To keep up with population shifts, election district lines nationwide must be re-drawn at least every ten years based upon U.S. Census results. It’s a constitutional requirement in order to ensure every American has adequate representation in government, no matter where they live.

In late June, the Burlington City Council voted to create an ad hoc redistricting committee, which held its first meeting Wednesday night. It entered the meeting with a stated goal of taking public recommendations in the coming weeks so that it could present ideas to the City Council by early November.

The committee wanted to make that presentation in early November in order for a redistricting map to make it onto the Town Meeting Day ballot in March. However, quite a few committee members were concerned that the timetable may not have been realistic.

“One month to collect public input is very quick, and if it all needs to come together by then for the council to make its decision in November for it to come onto the March ballot, that’s — that’s a real quickie,” Ward 7 redistricting committee member Robert Bristow-Johnson said.

A staff member from Burlington’s Office of City Planning also told the group that an error in the preliminary census data throws the populations of Wards 6 and Ward 8 out of whack. He said there’s one particular census block that only includes a single residential building. That building is UVM’s Redstone Hall, a dormitory with 33 beds.

However, the census counted 1,238 people as living inside it. At the same time, bed numbers in several dormitories nearby were apparently under-counted by almost exactly the same amount.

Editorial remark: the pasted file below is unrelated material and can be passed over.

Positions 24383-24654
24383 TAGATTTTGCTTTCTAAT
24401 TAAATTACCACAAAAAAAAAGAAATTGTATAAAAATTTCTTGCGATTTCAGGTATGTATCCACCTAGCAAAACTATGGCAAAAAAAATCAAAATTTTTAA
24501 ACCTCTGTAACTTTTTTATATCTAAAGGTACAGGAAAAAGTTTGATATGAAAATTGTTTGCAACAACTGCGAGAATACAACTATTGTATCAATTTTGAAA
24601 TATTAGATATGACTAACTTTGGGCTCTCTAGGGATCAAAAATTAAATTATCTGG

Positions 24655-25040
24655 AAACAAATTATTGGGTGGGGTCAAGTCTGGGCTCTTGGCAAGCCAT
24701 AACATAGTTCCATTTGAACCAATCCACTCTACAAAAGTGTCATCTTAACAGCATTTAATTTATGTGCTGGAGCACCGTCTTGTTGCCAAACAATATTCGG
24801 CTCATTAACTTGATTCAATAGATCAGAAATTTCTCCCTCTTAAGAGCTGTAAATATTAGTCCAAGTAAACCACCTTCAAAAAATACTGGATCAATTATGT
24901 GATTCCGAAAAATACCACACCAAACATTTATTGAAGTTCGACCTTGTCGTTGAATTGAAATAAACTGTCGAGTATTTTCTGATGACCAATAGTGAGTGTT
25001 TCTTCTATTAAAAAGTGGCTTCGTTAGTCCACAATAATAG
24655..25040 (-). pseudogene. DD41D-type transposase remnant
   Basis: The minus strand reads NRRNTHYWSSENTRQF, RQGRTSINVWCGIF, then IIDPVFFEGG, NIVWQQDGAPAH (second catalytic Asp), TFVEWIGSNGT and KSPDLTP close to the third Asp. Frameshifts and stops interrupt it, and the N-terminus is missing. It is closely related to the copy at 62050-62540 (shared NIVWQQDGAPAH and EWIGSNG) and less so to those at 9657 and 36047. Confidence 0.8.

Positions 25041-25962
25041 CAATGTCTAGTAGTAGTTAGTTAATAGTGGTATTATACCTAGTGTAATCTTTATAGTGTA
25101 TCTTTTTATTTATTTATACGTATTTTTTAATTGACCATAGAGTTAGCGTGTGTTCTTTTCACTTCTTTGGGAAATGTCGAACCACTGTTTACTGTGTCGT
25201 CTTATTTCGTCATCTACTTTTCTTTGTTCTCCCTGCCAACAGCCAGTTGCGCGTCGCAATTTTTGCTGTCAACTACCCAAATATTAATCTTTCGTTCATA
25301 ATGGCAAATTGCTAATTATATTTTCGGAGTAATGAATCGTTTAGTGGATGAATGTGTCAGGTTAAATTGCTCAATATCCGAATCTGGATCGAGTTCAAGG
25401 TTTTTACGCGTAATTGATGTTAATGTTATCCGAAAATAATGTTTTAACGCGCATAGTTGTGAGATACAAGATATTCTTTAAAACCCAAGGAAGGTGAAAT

“Redstone Hall is in Ward 8, and the other dorms are in Ward 6,” Burlington Office of City Planning senior programmer and analyst Jay Appleton said. “So, we would be moving potentially 1,200 people from the current Ward 6 into the current Ward 8.”

Because the census returns are preliminary, Burlington principal planner for comprehensive planning Meagan Tuttle said the error may not be officially fixed for quite a while.

“It’s also my understanding that information — maybe you know something different than I do about data releases, but I think the majority of the data that we’re expecting to help us answer these questions isn’t coming until 2022,” she said.

The committee members felt the early November timetable was tight enough that they voted to ask the City Council for a reasonable extension of it. The last time Burlington went through a redistricting process, it took nearly two full years — beginning in mid-2012 and ending with voter approval on Town Meeting Day 2014.